Text by Deanna MacDonald
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When this painting was first exhibited at the Royal Academy in London in 1872, it created a scandal. Not for its style or subject but simply because of its title. Called Arrangement in Grey and Black no. 1, it is a portrait of a 67-year-old American named Anna Matilda McNeill Whistler (1804–81), who had been painted by her son with whom she had lived in London since 1863. To a Victorian England audience, steeped in the era’s sentimental view of motherhood, to reduce one’s own mother to an ‘arrangement’ was deemed outrageous.
However, her son, who rarely shied away from publicity, did not think his sitter’s identity important: ‘To me it is interesting as a picture of my mother; but what can or ought the public to care about the identity of the portrait? The merit of the piece should lie in the arrangement’. Despite the artist’s disclaimer, this celebrated painting is usually known today as ‘Whistler’s Mother’.
Witty, flamboyant and just a bit of a devil, Whistler always claimed he had little interest in narrative or allegory. His aesthetic aim was to capture the poetic mood of pictorial and musical harmony and thus called all his works ‘arrangements’ or ‘harmonies’. ‘Art…should stand alone, and appeal to the artistic sense of the eye or ear,’ wrote Whistler. ‘…As music is the poetry of sound, so is painting the poetry of light’. His aim was an exquisitely designed moment, not a realistic slice of life. He loved Asian art, particularly Japanese prints, from which he learned to simplify lines and employ subtle neutral hues and tonal variations. And all this comes into play in this familial portrait.
The result is oddly contradictory, mixing an austere formal composition and a nuanced symphony of greys, blues and yellows. Mrs Whistler sits in rigid profile – a prim old lady in black and lace whose firm, thin lips suggest all the stern moral character of Puritan America. Yet she looks out-of-place; her son has placed her in a room that reflected his own refined tastes, from the Japanese footstool to the delicate curtain to the view of the Thames hanging on the wall, referring to his experimentation with prints. It was as if Whistler was trying to combine two disparate parts of his life: his American heritage and the bohemian artist he had become.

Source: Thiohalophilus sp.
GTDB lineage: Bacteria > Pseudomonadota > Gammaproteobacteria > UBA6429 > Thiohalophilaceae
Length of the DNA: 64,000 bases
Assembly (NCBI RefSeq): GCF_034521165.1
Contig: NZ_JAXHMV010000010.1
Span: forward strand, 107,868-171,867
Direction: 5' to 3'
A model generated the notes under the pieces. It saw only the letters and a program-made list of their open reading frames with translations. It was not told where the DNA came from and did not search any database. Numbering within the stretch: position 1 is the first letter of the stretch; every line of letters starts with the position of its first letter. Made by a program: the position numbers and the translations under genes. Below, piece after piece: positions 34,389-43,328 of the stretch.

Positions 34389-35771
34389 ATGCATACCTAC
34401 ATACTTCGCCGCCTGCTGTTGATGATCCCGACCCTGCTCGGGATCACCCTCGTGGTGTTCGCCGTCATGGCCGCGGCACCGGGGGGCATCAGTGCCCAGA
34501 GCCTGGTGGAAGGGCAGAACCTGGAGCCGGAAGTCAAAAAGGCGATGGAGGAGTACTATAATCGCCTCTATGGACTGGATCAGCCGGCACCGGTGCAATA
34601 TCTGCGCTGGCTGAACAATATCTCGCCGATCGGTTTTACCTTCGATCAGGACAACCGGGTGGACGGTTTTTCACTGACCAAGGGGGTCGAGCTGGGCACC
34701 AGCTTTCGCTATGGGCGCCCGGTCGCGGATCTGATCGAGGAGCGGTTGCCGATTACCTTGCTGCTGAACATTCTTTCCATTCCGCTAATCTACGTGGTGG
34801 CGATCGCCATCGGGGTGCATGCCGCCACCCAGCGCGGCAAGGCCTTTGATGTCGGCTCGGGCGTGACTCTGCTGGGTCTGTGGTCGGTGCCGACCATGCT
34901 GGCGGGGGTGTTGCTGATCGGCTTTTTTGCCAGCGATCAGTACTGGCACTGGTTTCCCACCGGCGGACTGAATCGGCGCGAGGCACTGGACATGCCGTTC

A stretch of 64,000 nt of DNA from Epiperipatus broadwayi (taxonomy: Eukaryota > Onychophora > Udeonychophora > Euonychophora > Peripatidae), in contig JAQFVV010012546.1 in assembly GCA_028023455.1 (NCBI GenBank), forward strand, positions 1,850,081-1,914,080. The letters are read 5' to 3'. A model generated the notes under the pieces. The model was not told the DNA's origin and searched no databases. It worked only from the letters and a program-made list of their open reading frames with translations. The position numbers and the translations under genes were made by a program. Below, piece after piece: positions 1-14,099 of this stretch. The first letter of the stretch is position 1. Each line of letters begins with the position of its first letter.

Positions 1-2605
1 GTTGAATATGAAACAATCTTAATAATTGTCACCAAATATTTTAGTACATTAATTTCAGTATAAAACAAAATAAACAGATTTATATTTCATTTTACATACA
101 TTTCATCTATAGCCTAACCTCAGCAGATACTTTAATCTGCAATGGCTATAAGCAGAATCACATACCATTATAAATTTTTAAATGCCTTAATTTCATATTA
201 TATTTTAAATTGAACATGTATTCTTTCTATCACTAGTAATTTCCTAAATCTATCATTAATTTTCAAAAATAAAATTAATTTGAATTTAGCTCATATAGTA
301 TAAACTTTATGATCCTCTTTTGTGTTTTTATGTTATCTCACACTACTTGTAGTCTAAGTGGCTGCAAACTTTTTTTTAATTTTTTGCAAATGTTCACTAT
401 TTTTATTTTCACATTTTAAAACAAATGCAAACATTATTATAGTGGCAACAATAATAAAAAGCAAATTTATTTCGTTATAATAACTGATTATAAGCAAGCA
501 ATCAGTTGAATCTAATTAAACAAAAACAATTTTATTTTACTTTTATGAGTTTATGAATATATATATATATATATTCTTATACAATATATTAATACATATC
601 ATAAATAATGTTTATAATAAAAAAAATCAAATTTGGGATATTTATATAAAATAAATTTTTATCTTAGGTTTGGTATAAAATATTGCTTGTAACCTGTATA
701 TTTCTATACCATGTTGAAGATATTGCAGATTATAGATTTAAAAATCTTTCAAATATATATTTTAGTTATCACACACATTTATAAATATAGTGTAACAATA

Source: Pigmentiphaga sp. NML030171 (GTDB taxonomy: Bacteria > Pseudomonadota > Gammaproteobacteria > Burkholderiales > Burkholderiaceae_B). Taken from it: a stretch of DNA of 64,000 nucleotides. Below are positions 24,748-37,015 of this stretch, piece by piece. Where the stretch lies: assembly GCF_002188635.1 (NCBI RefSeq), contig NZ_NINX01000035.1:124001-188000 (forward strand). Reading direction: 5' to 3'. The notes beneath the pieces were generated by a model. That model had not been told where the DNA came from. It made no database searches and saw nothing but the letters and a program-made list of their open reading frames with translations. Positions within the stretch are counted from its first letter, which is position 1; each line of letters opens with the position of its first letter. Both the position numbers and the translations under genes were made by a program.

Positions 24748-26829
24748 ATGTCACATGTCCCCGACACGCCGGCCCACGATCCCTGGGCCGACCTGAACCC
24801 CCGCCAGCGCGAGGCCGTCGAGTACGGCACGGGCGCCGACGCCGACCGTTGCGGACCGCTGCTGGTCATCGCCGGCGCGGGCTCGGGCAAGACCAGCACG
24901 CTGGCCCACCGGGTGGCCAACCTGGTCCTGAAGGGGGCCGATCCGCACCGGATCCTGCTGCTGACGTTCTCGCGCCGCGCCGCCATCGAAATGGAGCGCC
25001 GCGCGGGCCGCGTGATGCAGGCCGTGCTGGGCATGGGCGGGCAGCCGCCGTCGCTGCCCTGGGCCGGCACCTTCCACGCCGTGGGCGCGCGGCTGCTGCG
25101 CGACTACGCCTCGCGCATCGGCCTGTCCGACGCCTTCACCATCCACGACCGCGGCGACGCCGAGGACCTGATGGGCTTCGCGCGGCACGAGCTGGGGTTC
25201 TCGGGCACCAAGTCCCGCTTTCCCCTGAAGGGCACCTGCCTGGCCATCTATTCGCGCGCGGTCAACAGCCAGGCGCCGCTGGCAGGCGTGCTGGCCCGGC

Whistler’s mother is simply an unexpected part of the decorative ensemble. Her opinion of this portrait and her son’s artistic theories is unrecorded. However one wonders if Whistler’s mother – a woman who had married a railway engineer from Massachusetts, moved her young family to Russia (where her husband designed the St Petersburg-Moscow railway for Tsar Nicolas I), lived in genteel poverty after her husband’s death yet managed to send her sons to West Point (where James flunked out), then moving to Paris where James reinvented himself as an avant-garde artist – could really have been that surprised by her son’s work.
Whistler had worked with Courbet, socialised with Manet, Monet and Degas. Fantin-Latour included Whistler in a group portrait of the rising artistic stars (including Baudelaire, Manet and others) of 1864, Homage to Delacroix. Whistler was also a showman and a provocateur. His fastidious friend Degas once chastised him: ‘You behave as though you had no talent’.
Yet not everyone thought the portrait so shocking and it was later acquired by the Musée du Luxembourg in Paris to Whistler’s narcissistic delight; he wrote: ‘Just think – to go and look at one’s own picture hanging on the walls of Luxembourg – remembering how it had been treated in England – to be met everywhere with deference and respect… and to know that all this is… a tremendous slap in the face to the Academy and the rest! Really it is like a dream’.
Image: Wikimedia Commons
1870 Claude Monet: Hotel des Roches-Noires, Paris, Musée d’Orsay
1871 George Frederic Watts: Portrait of Dante Gabriel Rossetti, London, National Gallery